10 Box Office Failures That Caused Financial Ruin

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Every single movie that is made in the industry is a huge financial risk. Films can cost hundreds of millions of dollars to develop, film and market around the world and there is always the possibility that it will simply not be popular and become a box office flop. In most cases, movie studios will try to manage this risk by only providing a motion picture with a budget that they think it will safely make back but sometimes they can get it wrong, with disastrous consequences. In fact, some films have been such financial failures that they have led to companies and individuals going bankrupt.

The Alamo

The Alamo is one of the biggest flops in the history of the industry. It went into production in 2003 under director John Lee Hancock and eventually hit cinemas in 2004, making total earning of just $30 million. This was despite the fact that it had cost $145 million to make, meaning it made a loss of $119.2 million. While Imagine and Touchstone were able to absorb these losses as part of their business, it effectively stalled Hancock’s career, meaning he would not release another picture for five years.

Final Fantasy: The Spirits Within

After having immense success with a series of video games, the people behind the Final Fantasy franchise decided to make the jump to the movie industry. That led to the creation of Final Fantasy: The Spirits Within, featuring the voice talent of the likes of James Woods and Steve Buscemi. The CGI film was incredibly expensive though, thanks to its impressive animation and the $137 million budget could not be clawed back. Square Pictures was then shut down in response to the poor box office.

Heaven’s Gate

Heaven’s Gate has gained a reputation for being one of the biggest movie failures of all time. It had a hugely troubled production, with scenes having to be endlessly reshot and actors even being paid twice for their work as filming went on for so long. With an initial budget of $31 million and extra costs of $13 million, it went on to secure just $1.4 million at the box office, meaning almost everyone involved lost money on the project.

A Sound of Thunder

A Sound of Thunder is a film adaptation of the Ray Bradbury novel of the same name, which explores the consequences of time travel on history. It’s huge budget grew dramatically during production, eventually leading to the production company having to file for bankruptcy. This meant that the special effects had to be scaled back significantly while many scenes had to be scrapped altogether, leading to A Sound of Thunder becoming a huge flop in terms of finances and critical reception.

The Adventures of Pluto Nash

Eddie Murphy has been one of the most successful actors of all time if you consider box office takings, though this didn’t translate into the 2002 movie The Adventures of Pluto Nash. With a production budget of some $120 million, including marketing costs, it would go on to make just $9 million in cinemas, leading to a huge loss. While the production and movie studios were able to carry on operations despite the loss, it effectively signaled the end of Edie Murphy’s star roles in movies.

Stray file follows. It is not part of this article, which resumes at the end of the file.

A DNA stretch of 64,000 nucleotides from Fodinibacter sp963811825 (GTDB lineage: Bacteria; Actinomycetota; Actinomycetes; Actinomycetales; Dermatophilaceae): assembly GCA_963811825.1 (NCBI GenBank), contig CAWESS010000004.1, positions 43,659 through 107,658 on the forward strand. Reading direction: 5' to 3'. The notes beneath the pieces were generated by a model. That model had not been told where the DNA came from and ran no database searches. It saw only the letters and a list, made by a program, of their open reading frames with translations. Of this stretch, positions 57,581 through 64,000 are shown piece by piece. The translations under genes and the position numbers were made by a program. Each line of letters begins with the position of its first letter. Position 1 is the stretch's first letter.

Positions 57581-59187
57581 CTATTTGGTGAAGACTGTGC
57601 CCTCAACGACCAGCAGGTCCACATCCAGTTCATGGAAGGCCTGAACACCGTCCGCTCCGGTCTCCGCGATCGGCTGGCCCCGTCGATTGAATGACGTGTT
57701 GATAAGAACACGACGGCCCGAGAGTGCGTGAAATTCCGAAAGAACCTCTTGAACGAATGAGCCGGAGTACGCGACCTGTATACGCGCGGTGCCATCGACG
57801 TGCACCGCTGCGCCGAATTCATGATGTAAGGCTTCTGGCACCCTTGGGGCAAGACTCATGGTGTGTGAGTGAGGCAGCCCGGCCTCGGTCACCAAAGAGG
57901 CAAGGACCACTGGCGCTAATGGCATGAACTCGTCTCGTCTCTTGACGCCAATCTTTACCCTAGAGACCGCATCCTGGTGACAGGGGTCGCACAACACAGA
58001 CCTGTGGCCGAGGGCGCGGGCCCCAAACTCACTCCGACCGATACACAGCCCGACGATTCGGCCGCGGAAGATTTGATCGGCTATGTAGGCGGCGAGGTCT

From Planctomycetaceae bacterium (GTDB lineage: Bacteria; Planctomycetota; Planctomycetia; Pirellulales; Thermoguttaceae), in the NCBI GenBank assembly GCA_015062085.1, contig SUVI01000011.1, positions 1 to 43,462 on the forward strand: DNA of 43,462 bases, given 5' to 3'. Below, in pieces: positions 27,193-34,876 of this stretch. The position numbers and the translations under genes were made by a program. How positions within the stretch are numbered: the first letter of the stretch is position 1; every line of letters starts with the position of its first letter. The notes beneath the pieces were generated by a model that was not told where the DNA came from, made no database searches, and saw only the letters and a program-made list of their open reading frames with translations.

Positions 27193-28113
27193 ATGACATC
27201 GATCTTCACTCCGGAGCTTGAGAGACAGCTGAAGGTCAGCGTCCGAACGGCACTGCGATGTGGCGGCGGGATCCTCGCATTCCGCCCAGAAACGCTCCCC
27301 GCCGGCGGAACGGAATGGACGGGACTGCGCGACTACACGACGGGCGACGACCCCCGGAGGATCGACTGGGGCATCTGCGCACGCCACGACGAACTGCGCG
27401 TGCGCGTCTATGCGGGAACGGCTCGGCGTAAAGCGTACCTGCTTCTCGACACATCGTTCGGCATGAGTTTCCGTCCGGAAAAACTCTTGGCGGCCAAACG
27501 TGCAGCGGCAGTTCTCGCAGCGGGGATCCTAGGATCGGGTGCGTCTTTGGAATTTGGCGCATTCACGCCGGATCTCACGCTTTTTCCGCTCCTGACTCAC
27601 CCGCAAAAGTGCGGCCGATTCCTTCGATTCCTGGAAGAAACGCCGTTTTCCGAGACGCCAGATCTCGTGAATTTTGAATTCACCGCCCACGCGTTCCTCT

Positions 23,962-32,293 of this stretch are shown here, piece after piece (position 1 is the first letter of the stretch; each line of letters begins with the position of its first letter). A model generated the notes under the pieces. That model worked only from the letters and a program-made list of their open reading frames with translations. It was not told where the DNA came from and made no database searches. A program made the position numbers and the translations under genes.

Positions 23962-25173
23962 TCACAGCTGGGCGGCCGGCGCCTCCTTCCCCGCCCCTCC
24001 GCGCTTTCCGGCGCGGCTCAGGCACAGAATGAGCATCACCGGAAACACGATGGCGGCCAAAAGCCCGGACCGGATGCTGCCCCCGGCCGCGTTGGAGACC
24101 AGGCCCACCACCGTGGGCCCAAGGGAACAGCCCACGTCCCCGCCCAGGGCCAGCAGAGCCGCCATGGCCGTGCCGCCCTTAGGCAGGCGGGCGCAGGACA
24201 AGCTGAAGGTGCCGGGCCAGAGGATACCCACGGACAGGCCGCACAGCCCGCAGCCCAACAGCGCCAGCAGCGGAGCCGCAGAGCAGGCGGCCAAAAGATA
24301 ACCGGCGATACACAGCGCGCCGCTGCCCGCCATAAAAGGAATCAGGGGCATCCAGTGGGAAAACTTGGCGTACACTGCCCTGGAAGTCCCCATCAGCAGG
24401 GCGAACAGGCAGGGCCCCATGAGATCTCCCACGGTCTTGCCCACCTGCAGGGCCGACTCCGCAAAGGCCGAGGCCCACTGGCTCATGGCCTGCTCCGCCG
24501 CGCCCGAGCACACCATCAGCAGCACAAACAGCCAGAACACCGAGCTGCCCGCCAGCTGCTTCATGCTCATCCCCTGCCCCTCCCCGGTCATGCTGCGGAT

It’s A Wonderful Life

Despite the fact that It’s A Wonderful Life is widely considered to be one of the greatest movies of all time, it was a disaster upon its initial release. It grossed $3.1 million with a budget in the tens of millions and almost destroyed Frank Capra’s directing career by bankrupting his production studio. Fortunately, its positive critical reception and successful syndication on TV eventually made it a financial success.

Looney Tunes: Back in Action

The huge success of Space Jam meant that Warner Bros. were desperate to create more mashups with their favorite animated characters and real-life stars. This culminated in Looney Tunes: Back in Action, a film featuring the likes of Bugs Bunny and Daffy Duck alongside Brendan Fraser. However, poor reviews led to the movie being a financial bomb, forcing Warner Bros. to shut down its animation department and rebranding much of its Looney Tunes content.

Titan AE

Everything about Titan AE seemed to indicate that it would be a winner for Fox Animation Studios. It had a stellar voice cast, impressive animation and a story that was so good it was nominated for numerous awards. Yet a low marketing budget ensured that few would go to see it when it released, leading the movie making less than half of its $75 million budget back. This spelled disaster for the animation studio, which was shut down shortly afterwards.


Cleopatra proved to be one of the most successful films of all time when it released, with audiences rushing out to see it at the cinema and yet it still managed to lose more than $18 million. This was largely down to the fact that it had cost so much money to make, with the sets, costumes and salary of Elizabeth Taylor proving to be exuberantly expensive. The total budget of $44 million would be around $340 million in today’s money when adjusted for inflation and the massive lost almost forced 20th Century Fox out of business.

Cutthroat Island

Cutthroat Island is widely regarded as the biggest movie flop of all time, having made a loss of $145 million when adjusted for inflation. While there is still some speculation on the exact budget the film had, it is believed to have been at least $98 million and failed to break the $10 million mark at the box office. Not only did it mean pirate movies would go out of fashion in Hollywood until Pirates of the Caribbean but it also led to Carolco Pictures going out of business.